OGDEN -- Good news for Top of Utah trail goers: now you won't be breaking the rules when you use the new FrontRunner connector trail in Ogden.
During a small ribbon-cutting ceremony Thursday morning, the city officially opened a new trail that allows cyclists and pedestrians to access the Ogden River Parkway from FrontRunner without encountering any vehicular traffic .
The trail connects Ogden's Intermodal Transit Hub on Wall Avenue t o the parkway, just east of Goode Ski Lake , near 21st Street. Once users reach the parkway, they have unfettered access to the rest of Ogden's trail system .
The trail runs north from the FrontRunner parking lot to 22nd Street, then west to Pacific Avenue, then, following Pacific, it continues north until it connects to the parkway trail .
"It's pretty unique to be able to get off of the train in this urbanized environment and then within minutes be able to access a world-class trail system," said Ogden Mayor Mike Caldwell. "And you can do it without having to work your way through any traffic . "
Construction on the trail began last spring and the corridor has been paved for months, but technically it wasn't open to the public, although people were using it anyway.
Perry Huffaker, Ogden's Public Ways and Parks manager, said that while the trail was paved, some important finishing touches -- namely a safety fence separating pedestrians from a set of train tracks -- had to be finished.
"Now we want people to get out here and take advantage of it," Caldwell said Thursday .
The mayor said the city hopes the trail will entice people south of Ogden to come to see all that the city has to offer.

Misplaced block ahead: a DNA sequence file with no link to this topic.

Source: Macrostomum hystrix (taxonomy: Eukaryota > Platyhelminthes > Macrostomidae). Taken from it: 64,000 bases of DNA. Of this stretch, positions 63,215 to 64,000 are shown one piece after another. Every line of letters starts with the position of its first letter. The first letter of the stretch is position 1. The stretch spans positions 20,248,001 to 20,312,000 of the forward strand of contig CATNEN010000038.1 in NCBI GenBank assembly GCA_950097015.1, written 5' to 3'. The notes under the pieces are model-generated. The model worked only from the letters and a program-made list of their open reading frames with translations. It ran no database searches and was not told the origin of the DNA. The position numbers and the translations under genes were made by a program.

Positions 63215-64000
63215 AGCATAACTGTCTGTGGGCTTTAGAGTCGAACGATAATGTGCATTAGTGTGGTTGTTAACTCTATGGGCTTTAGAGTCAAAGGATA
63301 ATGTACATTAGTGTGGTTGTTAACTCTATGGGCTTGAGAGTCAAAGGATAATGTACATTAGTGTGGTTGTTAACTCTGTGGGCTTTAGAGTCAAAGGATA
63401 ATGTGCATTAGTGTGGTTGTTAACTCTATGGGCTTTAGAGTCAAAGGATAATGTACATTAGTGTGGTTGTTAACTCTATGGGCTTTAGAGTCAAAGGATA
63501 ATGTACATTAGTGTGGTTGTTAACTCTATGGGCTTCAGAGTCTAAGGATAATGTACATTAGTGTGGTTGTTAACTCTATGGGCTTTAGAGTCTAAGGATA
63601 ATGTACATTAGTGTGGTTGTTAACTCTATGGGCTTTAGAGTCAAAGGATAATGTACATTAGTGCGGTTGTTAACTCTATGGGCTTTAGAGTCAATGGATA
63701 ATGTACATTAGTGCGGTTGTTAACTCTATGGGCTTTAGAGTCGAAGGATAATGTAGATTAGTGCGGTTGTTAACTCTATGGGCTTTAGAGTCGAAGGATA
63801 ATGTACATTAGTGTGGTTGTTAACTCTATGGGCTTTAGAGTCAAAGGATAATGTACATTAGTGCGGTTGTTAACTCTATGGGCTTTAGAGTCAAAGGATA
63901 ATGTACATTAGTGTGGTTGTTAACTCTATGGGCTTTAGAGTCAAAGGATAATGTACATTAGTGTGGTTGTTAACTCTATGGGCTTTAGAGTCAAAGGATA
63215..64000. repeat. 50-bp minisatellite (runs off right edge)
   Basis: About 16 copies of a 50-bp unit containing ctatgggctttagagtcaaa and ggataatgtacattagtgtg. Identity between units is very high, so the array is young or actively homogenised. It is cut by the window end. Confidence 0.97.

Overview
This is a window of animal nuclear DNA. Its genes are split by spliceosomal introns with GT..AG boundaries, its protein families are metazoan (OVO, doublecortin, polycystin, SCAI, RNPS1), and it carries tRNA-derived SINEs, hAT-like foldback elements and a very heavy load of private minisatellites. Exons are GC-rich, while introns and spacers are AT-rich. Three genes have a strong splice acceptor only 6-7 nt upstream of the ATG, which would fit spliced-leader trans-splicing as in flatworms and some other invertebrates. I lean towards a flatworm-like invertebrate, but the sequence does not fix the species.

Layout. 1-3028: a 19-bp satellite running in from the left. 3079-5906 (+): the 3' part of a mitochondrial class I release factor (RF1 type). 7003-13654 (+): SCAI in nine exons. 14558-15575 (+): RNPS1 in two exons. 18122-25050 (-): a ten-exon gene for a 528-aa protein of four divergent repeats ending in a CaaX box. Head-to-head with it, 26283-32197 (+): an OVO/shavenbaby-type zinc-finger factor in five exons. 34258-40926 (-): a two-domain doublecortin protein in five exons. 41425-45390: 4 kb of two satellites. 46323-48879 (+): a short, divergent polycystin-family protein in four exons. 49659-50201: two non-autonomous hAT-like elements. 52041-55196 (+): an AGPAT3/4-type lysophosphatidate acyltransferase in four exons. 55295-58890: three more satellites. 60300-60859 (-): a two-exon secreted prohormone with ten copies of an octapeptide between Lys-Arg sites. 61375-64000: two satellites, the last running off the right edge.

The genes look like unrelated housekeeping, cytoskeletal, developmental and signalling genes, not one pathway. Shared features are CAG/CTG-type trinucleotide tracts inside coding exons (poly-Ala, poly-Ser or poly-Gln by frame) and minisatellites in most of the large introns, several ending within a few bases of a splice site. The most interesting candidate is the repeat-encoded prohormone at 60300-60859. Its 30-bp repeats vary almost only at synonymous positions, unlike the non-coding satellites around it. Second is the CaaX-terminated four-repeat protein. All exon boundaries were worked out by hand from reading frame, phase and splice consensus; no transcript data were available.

"We hope new people will come to Ogden and check out some our restaurants and businesses," he said.
The city council voted earlier this year to add the project to the city's Capital Improvement Program for fiscal years 2013-2017.
The city first received an $83,000 RAMP grant for the project in 2009, but much of the past few years have been spent working with the Utah Transit Authority, the Utah Department of Transportation and Union Pacific to develop a plan to complete the project.
Because the trail is in close proximity to corridors owned by those three entities, the project was subject to intense scrutiny and ultimately required approval from all of them.
RAMP funds come from a tax approved by Weber County voters in 2004 that allows the county to impose a local sales tax of one-tenth of 1 percent, which is 1 cent on a $10 sale, to improve recreation, arts, museums and parks.
Contact reporter Mitch Shaw at 801-625-4233 or firstname.lastname@example.org. Follow him on Twitter at @mitchshaw23.